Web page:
On The Antioch Review, Daniel Harris, and Transphobia

In an extraordinary post from the 1st of May, The Antioch Review — a literary journal whose name, in this moment, reflects the antiquatedness of the views in one of its most recent articles — decided to publicise some of its most recent, potentially controversial content. In a post that now appears to have been taken down, at least at the time of writing this, the Review — which has an impressive literary history, its inception dating back to the days of the Second World War in 1941 — referred to ‘[t]hree essays in the latest issue’ that ‘are sure to entertain, intrigue, and provoke.’ The first two essays, to be fair, do seem entertaining and intriguing, and, perhaps, even mildly controversial. One is about the sex lives of birds; the other chronicles a ‘Muslim-Jewish’ trip to Mecca after 9/11.

The third essay in this multi-faith trinity, by contrast, seems so out of place by comparison as to initially appear to be an impoverished joke. Entitled ‘The Sacred Androgen’ by Daniel Harris, the blog poster, Grace Curtis — who, incredibly, is Antioch Review’s marketing coordinator — describes Harris’ essay in a kind of editorial haze, dazed, no doubt, by the sacred glow of Harris’ androgens. Harris’ essay, Curtis informs us, ‘asks us to take our debate to a new level on the topic of transgenders.’ The essay ‘covers a range of topics–from transgender children to the notion of the imprisoned male or female metaphor to even the words used to refer to transgender individuals.’

It is clear from the first sentence of this advertisement that Curtis, like Harris, is not quite ready to elevate the discussion on trans individuals; after all, ‘transgenders’ is a term that would make most of us, cis and trans alike, cringe, a term that often connotes a very basic, at best, understanding of how to talk about trans people like me, and that, at worst, may imply a kind of Othering contempt. But all the same, there are many people who still do not know much about trans persons, despite our increasing media visibility. And so I can potentially forgive Curtis for her choice of language, even as I find it incredible that someone in the business of ‘marketing’ would possess so little foresight in, well, marketing. But I can let this go.

What I cannot let go, however, is Harris’ incoherent, scarcely literate, empathetically stunted, moronic, contempt-filled, vacuous essay. It is one of the most extreme anti-trans tirades I’ve read in 2016, the kind of contemptuous polemic one expects to find in a long Facebook post, on a conservative blog, or in certain right-wing publications’ opinion sections. I did not expect to see it in The Antioch Review, and I was far from alone in this disappointing surprise.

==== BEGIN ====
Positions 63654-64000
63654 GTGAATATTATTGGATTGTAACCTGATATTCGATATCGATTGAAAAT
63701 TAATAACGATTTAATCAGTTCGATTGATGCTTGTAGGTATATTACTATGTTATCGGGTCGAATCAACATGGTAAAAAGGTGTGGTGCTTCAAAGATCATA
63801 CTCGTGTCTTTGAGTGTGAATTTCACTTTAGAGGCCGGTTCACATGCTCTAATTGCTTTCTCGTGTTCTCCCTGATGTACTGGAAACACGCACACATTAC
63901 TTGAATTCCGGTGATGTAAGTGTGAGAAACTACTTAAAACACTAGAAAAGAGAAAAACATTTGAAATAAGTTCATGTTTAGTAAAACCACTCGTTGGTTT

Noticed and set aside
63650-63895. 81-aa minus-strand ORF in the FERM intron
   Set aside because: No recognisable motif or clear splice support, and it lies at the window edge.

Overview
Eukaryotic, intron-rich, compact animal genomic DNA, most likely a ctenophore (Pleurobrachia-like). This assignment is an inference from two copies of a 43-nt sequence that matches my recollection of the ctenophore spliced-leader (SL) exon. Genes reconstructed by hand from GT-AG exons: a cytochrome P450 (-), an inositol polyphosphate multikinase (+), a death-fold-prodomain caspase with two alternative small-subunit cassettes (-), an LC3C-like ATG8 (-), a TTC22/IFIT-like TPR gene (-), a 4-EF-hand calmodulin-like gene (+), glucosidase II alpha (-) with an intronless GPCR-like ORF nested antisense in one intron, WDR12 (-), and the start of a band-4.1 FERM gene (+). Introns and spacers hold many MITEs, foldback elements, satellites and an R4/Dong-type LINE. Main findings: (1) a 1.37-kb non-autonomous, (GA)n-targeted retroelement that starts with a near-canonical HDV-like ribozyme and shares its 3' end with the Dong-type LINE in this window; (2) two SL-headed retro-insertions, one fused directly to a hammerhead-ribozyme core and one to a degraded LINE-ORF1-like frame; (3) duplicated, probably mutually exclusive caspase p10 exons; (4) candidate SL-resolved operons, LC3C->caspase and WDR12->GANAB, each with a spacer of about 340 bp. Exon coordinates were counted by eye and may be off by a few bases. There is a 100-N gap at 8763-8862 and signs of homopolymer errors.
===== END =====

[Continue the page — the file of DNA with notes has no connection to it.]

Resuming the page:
I want to make clear from the outset that I believe in freedom of speech without censorship. The Review can post whatever it wishes. I may fervently disagree with Harris’ points, as well as the poverty of his rhetoric, but I fully defend his right to write it. If our arguments are strong enough, we can withstand criticism of them. And I have no problems correcting Harris’ views, for they are factually wrong — not wrong because I believe they are, but because they are in fact scientifically, philosophically, and logically flawed. All the same, Harris has a right to write such things, and I never want to be in the business of forcing someone to adopt my view of the world.

With that said, while you can publish whatever you wish, it is simply myopic to believe that you will not get called out for it if you publish an essay that is not simply wrong, but that dehumanises and trivialises a marginalised community that is already in the at-times-negative attention of the media right now, due to the spate of anti-trans bathroom bills in many states of the U. S. Indeed, Harris’ essay, which reads with more tone-deafness and far less style than the racist passages in Conrad’s Heart of Darkness, actually attempts to further marginalise trans people — who he repeatedly calls ‘TGs,’ a term that is benign-but-uncommon at best and that suggests ‘shemale’ pornography at worst — in the context of all this media outrage. Harris believes that trans women, like myself, are delusional and aggressive, forcing the evil term ‘cisgender’ upon innocent people like himself and even — zounds! — asking people like him to use the correct pronoun. Harris, who has also written about ‘gay culture’ in America long prior to the legalisation of same-sex marriage, is willing to accept queerness, as long as it is not the ‘T’ in ‘LGBT.’